Leadership

Do Your Employees Live for the Weekday?

Employee engagement is a hot topic, and disengagement costs a company more than just money. Despite all of the discussion and strategy surrounding the topic, engagement continues to be difficult to achieve. Clint Swindall, president and CEO of Verbalocity, Inc., has some tips for helping you inspire your employees to live for the weekday.

Swindall shared his thoughts on engagement at the Society for Human Resource Management’s (SHRM) Annual Conference and Exposition, held this past summer in Washington, D.C.

“How you live matters,” says Swindall. “You know the whole spectrum of people, some of whom pack energy in every second of the day—and others who count down all the days until the weekend.”

“Living for the weekend” is what most people do nowadays, says Swindall. Employees say things like “Tuesday is like Monday’s evil twin,” “Wednesday—it’s hump day,” and “Woohoo, it’s Friday!” But then after their 5-day countdown, they come in on Monday, you ask what they did, and they say … “nothing.”

It seems everybody wants to be anyplace but work, says Swindall, and research shows more people die at 9 a.m. on Monday than any other time during the week. People hate the idea of work and going to it. We need to find a way to look forward to Monday as much as we look forward to the weekend.

According to Gallup, 32% of employees are engaged, and 50% are disengaged—that is, they show up to work every day, do the minimum, and collect a paycheck. They just show up, and there’s not necessarily anything wrong with them, says Swindall, but they’re just “pulling the wagon.” The remaining 18% of employees? They are actively disengaged. “They talk about how bad things are now and how good it used to be,” says Swindall.

“I like to give them names,” says Swindall, about these three groups of people at different levels of engagement. Here they are:

  • The top 32%: These are the “Oh, Yeahs,” says Swindall. They’re always saying “Oh yeah, put me in coach, I’m ready to play.”
  • The actively disengaged 18%: Swindall calls them the “Oh, Nos.” No matter what you say to them, the response is “Oh, No.” You could offer them a $10,000 bonus, and they’d say, “Oh, no. Gonna have to pay taxes on it or something.”
  • The 50% that are disengaged: These employees are the “OKs.” As long as it’s not illegal, immoral, or fattening, these folks trudge forward in the company—not with much or any complaint, but without any enthusiasm, either. They just shrug and say, “OK.”

 

It’s easy to identify where other people fall. But maybe the most significant question is, where do you fall? I mean where do you really fall, not where you want to fall or where your boss wants you to fall. You may be convincing yourself that you’re something you’re not. “Every day you walk through the doors of your office you are either adding to or taking away from the culture of the organization. There is no middle ground,” says Swindall.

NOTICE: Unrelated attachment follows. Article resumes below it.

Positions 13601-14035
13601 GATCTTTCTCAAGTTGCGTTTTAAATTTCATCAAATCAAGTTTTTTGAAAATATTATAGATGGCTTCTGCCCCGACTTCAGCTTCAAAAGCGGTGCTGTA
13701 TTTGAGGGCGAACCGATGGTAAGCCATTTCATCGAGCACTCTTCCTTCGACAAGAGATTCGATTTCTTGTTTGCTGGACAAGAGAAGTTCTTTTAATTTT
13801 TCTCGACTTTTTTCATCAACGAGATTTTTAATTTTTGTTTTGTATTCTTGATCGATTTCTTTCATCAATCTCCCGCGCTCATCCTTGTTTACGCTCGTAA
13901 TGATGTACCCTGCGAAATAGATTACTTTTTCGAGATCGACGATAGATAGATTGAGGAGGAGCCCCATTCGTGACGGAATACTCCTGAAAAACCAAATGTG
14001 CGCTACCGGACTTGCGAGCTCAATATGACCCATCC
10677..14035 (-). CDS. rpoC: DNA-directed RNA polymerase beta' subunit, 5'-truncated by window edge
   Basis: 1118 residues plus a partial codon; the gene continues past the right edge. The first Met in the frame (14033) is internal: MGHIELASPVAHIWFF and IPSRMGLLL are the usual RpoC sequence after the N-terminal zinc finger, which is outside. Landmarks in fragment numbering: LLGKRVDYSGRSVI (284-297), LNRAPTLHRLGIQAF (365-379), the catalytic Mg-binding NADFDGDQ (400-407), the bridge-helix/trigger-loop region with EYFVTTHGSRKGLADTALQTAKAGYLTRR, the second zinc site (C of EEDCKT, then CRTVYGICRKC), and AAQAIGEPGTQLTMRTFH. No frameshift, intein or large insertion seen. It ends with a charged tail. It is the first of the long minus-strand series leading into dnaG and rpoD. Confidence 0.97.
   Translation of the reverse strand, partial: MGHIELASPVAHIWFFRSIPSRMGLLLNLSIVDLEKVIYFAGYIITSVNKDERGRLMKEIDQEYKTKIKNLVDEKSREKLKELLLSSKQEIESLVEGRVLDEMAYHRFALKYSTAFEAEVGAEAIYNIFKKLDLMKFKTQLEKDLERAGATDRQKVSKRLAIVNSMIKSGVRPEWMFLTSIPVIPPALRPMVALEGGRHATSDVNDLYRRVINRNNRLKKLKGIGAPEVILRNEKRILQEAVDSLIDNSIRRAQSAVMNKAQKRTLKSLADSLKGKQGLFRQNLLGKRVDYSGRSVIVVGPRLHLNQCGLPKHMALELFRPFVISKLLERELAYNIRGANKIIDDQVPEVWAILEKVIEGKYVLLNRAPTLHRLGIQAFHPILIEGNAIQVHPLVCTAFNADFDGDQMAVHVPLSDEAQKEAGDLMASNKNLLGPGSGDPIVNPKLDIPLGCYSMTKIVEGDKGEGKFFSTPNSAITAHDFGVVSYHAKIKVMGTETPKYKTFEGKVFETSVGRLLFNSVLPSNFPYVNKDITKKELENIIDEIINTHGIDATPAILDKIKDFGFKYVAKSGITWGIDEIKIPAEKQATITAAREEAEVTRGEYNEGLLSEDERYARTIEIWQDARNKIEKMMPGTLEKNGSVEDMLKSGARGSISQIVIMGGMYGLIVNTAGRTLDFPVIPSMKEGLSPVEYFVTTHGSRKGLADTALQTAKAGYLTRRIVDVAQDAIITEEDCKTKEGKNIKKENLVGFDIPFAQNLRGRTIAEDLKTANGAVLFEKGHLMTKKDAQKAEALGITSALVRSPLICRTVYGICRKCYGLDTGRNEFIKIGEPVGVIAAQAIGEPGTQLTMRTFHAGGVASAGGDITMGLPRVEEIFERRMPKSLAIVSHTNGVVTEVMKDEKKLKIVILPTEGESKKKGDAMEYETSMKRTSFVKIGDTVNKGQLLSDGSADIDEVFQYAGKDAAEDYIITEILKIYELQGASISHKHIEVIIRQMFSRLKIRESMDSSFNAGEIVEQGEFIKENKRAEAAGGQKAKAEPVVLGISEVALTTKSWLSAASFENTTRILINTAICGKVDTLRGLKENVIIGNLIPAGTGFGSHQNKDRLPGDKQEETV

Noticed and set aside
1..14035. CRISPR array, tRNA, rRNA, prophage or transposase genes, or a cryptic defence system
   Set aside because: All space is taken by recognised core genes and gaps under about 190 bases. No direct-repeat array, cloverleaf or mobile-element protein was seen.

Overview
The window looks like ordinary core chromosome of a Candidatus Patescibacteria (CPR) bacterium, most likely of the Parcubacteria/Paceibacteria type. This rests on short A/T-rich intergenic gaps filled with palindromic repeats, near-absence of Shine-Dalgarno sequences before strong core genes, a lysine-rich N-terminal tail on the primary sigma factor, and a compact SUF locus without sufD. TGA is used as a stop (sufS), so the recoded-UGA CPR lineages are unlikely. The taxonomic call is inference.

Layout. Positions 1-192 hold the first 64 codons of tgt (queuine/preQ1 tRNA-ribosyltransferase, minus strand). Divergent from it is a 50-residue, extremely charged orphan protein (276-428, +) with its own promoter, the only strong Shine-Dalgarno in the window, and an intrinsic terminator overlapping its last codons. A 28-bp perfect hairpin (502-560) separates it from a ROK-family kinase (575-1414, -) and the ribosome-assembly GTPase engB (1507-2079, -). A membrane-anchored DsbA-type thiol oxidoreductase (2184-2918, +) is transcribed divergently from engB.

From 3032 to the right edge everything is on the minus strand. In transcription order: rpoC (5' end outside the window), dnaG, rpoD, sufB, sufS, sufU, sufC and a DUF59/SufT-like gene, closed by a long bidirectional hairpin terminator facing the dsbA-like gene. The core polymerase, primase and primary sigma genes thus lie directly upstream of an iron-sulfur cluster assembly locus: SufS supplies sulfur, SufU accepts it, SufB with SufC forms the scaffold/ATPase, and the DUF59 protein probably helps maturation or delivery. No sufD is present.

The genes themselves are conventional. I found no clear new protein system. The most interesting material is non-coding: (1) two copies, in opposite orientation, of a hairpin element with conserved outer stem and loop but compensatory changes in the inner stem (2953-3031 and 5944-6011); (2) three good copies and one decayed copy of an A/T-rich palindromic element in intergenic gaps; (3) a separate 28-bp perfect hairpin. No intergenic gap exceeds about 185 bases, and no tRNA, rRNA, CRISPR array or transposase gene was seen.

So, whose fault is the disengagement problem? The leaders or the employees? There’s a bit of both, says Swindall. Leaders have a role to create a culture where people really want to be. But employees have a role, too, and living for the weekday is all about them.

Becoming a Weekday Warrior

There are five areas in your life (and the lives of employees), says Swindall, and they need equal consideration:

  1. Career. How many people say, “I’d be so much happier if I didn’t have to work so much?” asks Swindall. People blame a lack of satisfaction on their career—but it’s really only 20% of what deserves your attention.
  2. Relationships. You can’t show up and be engaged at work if you aren’t getting along with your kids, your spouse, or your coworkers. “Don’t forget the relationship with yourself, too,” says Swindall. “You can’t be fully engaged with no time for you.”
  3. Health. If you feel lousy every day, you can’t be engaged. You can’t create wellness programs to make everybody else healthy, either, notes Swindall.
  4. Finances. You can’t be fully engaged at work if you don’t know how you’re going to pay the mortgage, the car payments, the kids’ tuition … the list goes on.
  5. Spirituality. This is about the bigger reason you’re here. It’s not about religion or if you have it in your life, says Swindall. If you don’t have a bigger reason why you’re here, you feel a void. If all it’s about for you is getting up, doing your chores, going to work, coming home, more chores, watching TV, going to bed, and repeating that day in and day out, it’s boring and lacks purpose.

 

With these contributors to engagement in mind, Swindall gave the audience five challenges for the next 30 days:

  1. Career: Focus on your own personal growth.
  2. Relationships: Surround yourself with the right people. Analyze your “crew”—the people you spend your time with, not necessarily coworkers—and ask if they’re helping or hurting.
  3. Health: Focus on your emotional health.
  4. Finances: Tie finances to your bigger goals. Stop comparing yourself to other people and trying to keep up with them.
  5. Spirituality: Commit to a cause greater than yourself.

 

In tomorrow’s Advisor, Swindall discusses the leadership side of employee engagement.